interesting note: in mcshays 2nd mock draft, he did not have clausen in the 1st round

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    Nick's Avatar
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    Re: ESPN Draft Lab: Jimmy Clausen analysis

    Quote Originally Posted by msha View Post
    interesting note: in mcshays 2nd mock draft, he did not have clausen in the 1st round
    Not surprising. McShay is not a very big fan of Clausen, as evident by his #37 ranking in the current Scouts Inc draft board.
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    Re: ESPN Draft Lab: Jimmy Clausen analysis

    McShay just hates Claussen and he makes his grades and drafts based on controversy because he knows that is what will get him attention. Worst draft guru ever, get him off TV.

    This is a great article i agree with the writers points and it makes alot of sense.

  10. #10
    TheRammer Guest

    Re: ESPN Draft Lab: Jimmy Clausen analysis

    Quote Originally Posted by Nick View Post
    Lessons of Brees extended to Clausen
    By K.C. Joyner
    ESPN Insider
    Saturday, January 30, 2010
    Updated: February 9, 3:36 PM ET

    For all of his vertical plusses from a metric perspective, the scouting eye indicated Clausen had some issues on certain types of throws. This was especially evident in the Michigan contest. In that game, Clausen had multiple occasions when he threw a low hard pass when a higher, arced passed would have been more appropriate. It almost looked as though he was trying to show just how hard he could throw the ball and was putting more mustard on passes than was necessary. That trend didn't show up later in the season, so it might have been an early season psychological issue he has since overcome.


    The Football Scientist Lab Result: Drew Brees and Philip Rivers have proven that the ability to read a defense is much more important than possessing a cannon for an arm. Clausen has displayed superb ability in that area, and when that is added to his more than adequate skill in placing accurate throws downfield, it equals a TFS seal of approval.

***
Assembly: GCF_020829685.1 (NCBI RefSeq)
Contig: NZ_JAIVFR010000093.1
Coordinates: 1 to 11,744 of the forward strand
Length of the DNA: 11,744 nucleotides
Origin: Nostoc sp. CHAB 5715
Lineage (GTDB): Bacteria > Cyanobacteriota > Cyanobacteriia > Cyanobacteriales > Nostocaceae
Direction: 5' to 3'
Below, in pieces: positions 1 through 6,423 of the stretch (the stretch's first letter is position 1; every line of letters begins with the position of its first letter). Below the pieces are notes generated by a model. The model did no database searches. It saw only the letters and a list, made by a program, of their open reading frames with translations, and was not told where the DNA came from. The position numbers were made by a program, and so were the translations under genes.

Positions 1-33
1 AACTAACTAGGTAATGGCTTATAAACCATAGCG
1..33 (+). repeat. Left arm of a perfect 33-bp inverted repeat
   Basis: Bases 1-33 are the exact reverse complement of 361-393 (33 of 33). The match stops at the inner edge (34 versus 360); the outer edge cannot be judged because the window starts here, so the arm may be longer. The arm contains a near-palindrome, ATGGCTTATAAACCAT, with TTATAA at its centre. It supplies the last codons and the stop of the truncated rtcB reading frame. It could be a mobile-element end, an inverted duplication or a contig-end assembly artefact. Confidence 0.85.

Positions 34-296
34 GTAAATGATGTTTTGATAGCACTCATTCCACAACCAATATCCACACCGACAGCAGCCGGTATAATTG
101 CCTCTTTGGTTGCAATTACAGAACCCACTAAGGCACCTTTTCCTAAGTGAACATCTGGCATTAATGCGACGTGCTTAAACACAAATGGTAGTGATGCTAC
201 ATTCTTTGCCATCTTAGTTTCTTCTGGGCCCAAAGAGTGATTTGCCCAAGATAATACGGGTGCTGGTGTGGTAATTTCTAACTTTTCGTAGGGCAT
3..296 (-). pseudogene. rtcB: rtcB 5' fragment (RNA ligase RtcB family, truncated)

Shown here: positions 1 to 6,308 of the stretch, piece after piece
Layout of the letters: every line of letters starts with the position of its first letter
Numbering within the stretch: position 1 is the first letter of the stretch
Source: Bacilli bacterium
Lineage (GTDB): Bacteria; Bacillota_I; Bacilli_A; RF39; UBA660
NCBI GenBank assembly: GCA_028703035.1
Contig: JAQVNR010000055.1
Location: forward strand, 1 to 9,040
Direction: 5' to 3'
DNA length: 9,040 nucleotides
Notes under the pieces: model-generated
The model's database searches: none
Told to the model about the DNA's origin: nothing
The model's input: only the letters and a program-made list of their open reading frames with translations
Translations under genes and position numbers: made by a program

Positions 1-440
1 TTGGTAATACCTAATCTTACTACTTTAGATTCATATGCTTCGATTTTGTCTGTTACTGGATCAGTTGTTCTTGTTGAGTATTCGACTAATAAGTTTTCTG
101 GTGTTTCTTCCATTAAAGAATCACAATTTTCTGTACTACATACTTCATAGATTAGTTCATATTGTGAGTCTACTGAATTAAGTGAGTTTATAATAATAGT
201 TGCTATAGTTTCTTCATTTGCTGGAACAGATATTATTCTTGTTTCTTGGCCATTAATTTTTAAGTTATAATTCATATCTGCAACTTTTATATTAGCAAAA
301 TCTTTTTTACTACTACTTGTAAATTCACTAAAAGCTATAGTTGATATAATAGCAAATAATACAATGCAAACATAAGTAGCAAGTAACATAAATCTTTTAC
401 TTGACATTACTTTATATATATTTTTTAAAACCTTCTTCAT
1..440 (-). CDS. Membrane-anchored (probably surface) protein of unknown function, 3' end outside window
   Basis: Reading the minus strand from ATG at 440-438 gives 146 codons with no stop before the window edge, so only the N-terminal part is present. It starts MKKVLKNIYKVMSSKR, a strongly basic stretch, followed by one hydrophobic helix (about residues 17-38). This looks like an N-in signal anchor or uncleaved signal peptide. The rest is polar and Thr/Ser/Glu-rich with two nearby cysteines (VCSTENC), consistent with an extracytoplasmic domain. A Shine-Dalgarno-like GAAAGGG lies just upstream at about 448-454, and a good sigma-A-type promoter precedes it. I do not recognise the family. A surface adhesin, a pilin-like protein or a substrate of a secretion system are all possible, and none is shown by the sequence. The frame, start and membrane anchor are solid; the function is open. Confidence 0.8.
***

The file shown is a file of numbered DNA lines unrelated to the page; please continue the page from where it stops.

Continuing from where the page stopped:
I'm a michigan fan and the games I saw him play my Big Blue I have been pretty impressed which helped me keep a eye on him the last couple of years. He's not a bad QB at all, and think he has the great intangibles to be a wonderful NFL QB. I hope maybe AV's thoughts comes to bare and we trade our 2011 ist rounder and pick up Clausen as our QB of the future... if by some miracle Bradford isn't still on the board...

  11. #11
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    Re: ESPN Draft Lab: Jimmy Clausen analysis

    If faint praise is damning, then what of faint criticism? If the worst that can be said about him is that he has at times thrown too hard and is less accurate when throwing off his back foot under pressure, that doesn't sound so bad at all.

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    Re: ESPN Draft Lab: Jimmy Clausen analysis

    Quote Originally Posted by Goldenfleece View Post
    If faint praise is damning, then what of faint criticism? If the worst that can be said about him is that he has at times thrown too hard and is less accurate when throwing off his back foot under pressure, that doesn't sound so bad at all.
    My thoughts exactly. If those are the only negatives they can find then this guy is the real deal. Let us not forget that none of the players coming out of college are a finished product by any stretch.

    Claussen will need some work on technique and such, but from this report a lot less than we might think.